Residents want alternatives studied in San Francisco aquifer plan

January 21, 2010

About 30 people braved the cold and rain Wednesday night to tell the San Francisco Planning Department what it should cover in an environmental study of a plan to pump millions of gallons of water per day from under the west side of the city.

The most common requests from speakers were for a clear explanation of alternatives to the Groundwater Supply Project, and for the city to lay out where an equivalent water supply would come from if the planned extraction of groundwater had to be interrupted or abandoned for any reason.

Joan Girardot asked planners to include clear alternatives to the GSP in the environmental study, including alternatives that would include not building the system at all. Girardot also asked for an assessment of the current state of the Westside Basin Aquifer, to act as a baseline reference against which to compare future impacts on the underground reservoir. In addition, she asked for the study to explain what measures the city would take to mitigate the inconvenience that neighborhood residents might experience during construction.

Dan Murphy of the Golden Gate Audubon Society asked planners to provide an “adaptive management plan” in case the pumping proved to have a negative effect on wildlife or the health of lakes connected to the aquifer.

The Planning Department will continue to collect written comments until Jan. 30.

More information about the Groundwater System Plan is available from the Planning Department (PDF).

Follow Tom Prete on Twitter.

Bookmark and Share


Will telecommuting kill the office tower?

September 24, 2008

Could the high-rise office buildings that dominate the skylines of many cities around the world be replaced with mixed-use structures utilizing solar power and offering green spaces and high-speed wireless connections?

Office high-rises such as these in San Francisco could be on their way out, according to a new report from the U.K.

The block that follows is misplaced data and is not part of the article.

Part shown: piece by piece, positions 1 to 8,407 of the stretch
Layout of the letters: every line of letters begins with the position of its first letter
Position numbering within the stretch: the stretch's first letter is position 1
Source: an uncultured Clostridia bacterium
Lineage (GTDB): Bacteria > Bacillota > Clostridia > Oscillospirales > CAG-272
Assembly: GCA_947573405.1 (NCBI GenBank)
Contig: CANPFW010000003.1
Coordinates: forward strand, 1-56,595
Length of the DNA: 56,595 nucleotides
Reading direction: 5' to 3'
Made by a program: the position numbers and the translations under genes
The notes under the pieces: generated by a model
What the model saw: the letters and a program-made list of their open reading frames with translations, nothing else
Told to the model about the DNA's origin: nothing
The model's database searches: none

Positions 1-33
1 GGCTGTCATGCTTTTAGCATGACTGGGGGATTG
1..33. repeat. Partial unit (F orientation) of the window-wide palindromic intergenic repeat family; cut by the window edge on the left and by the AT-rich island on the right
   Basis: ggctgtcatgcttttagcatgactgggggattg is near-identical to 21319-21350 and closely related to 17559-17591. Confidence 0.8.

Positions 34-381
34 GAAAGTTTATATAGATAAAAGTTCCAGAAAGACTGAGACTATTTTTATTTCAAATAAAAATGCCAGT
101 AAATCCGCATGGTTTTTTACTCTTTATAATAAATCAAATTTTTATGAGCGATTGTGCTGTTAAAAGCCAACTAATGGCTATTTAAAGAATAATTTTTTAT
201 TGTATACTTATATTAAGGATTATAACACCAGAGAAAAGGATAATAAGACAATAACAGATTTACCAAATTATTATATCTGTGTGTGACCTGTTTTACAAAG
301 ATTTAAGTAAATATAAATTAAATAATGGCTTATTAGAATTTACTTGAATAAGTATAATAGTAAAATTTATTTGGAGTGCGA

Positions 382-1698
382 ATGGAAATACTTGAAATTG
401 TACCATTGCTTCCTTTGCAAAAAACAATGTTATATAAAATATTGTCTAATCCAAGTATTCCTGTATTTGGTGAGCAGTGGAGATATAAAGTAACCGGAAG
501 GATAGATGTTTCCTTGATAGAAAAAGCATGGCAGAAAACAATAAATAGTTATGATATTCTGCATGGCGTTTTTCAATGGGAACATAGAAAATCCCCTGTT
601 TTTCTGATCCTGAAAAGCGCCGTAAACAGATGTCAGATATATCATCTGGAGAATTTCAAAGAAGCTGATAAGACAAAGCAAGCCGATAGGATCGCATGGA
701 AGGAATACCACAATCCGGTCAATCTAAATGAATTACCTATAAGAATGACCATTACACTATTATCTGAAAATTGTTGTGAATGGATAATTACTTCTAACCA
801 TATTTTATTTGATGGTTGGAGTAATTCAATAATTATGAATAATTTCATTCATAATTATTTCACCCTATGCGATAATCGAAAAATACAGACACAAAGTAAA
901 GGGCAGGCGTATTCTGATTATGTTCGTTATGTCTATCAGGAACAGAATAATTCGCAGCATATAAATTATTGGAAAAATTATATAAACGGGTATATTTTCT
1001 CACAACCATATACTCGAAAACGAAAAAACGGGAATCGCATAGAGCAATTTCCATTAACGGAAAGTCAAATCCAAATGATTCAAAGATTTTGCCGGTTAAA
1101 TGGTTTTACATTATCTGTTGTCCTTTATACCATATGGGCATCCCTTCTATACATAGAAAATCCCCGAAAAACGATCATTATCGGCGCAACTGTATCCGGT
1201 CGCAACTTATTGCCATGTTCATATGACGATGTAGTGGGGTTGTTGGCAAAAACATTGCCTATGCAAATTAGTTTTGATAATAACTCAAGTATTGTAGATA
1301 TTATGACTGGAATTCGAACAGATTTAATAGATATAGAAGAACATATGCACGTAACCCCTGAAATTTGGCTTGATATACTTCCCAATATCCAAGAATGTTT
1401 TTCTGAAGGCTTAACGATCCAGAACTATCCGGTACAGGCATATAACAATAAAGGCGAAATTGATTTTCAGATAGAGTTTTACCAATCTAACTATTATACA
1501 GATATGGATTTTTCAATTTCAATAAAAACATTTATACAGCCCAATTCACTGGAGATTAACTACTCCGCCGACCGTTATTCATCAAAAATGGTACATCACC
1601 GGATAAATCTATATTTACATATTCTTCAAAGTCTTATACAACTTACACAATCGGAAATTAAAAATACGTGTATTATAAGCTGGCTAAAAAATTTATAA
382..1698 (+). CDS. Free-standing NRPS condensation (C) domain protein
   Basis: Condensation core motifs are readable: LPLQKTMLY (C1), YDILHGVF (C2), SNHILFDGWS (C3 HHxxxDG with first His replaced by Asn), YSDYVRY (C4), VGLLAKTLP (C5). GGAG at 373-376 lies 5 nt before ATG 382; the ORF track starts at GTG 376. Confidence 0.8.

Office high-rises such as these in San Francisco could be on their way out, according to a new report from the U.K.

According to the United Kingdom’s Sky News, that’s the prediction of a recent report on the future of urban Britain. The report suggests that mobile technologies, coupled with a desire among more workers to work from home and gain some free time during the day — plus a willingness among employers to encourage them to do it — could change the face of cities.

According the report, 13 percent of Londoners already work away from the office two days a week and 44 percent said their employers have allowed them to work from home.

Microsoft researcher James McCarthy put it this way, according to Sky News: “The UK’s landscape is being significantly redrawn. … Old-fashioned spaces will be replaced with green WiFi spots, and new multipurpose spaces will be erected which will combine apartments, offices, shops and cafes, making our cities a much more inspiring landscape to work in.” (Punctuation corrected by PretePress)

Office Towerblocks Will Vanish From City Skylines As Home Working Takes Over, Researchers Predict | Business | Sky News

Photo by m.john16 / Michael Larson, reproduced under Creative Commons license Attribution-Noncommercial 2.0 Generic.

Happy Park(ing) Day!

September 19, 2008

Today is Parkin(ing) Day, one of my favorite events to develop in recent years. The brainchild of San Francisco’s REBAR Group, Park(ing) Day started as one of their projects combining wierd street theater with a serious urban planning context. The group plunked some quarters into a San Francisco Parking meter, rolled out some sod in the street space they had just

People enjoy a temporary park set up in a parking space on a San Francisco Street in 2006 as part of the Park(ing) event created by REBAR Group.

People enjoy a temporary park set up in a parking space on a San Francisco Street in 2006 as part of the Park(ing) event created by REBAR Group.

rented, set up a bench and invited everyone to enjoy the park they had just created.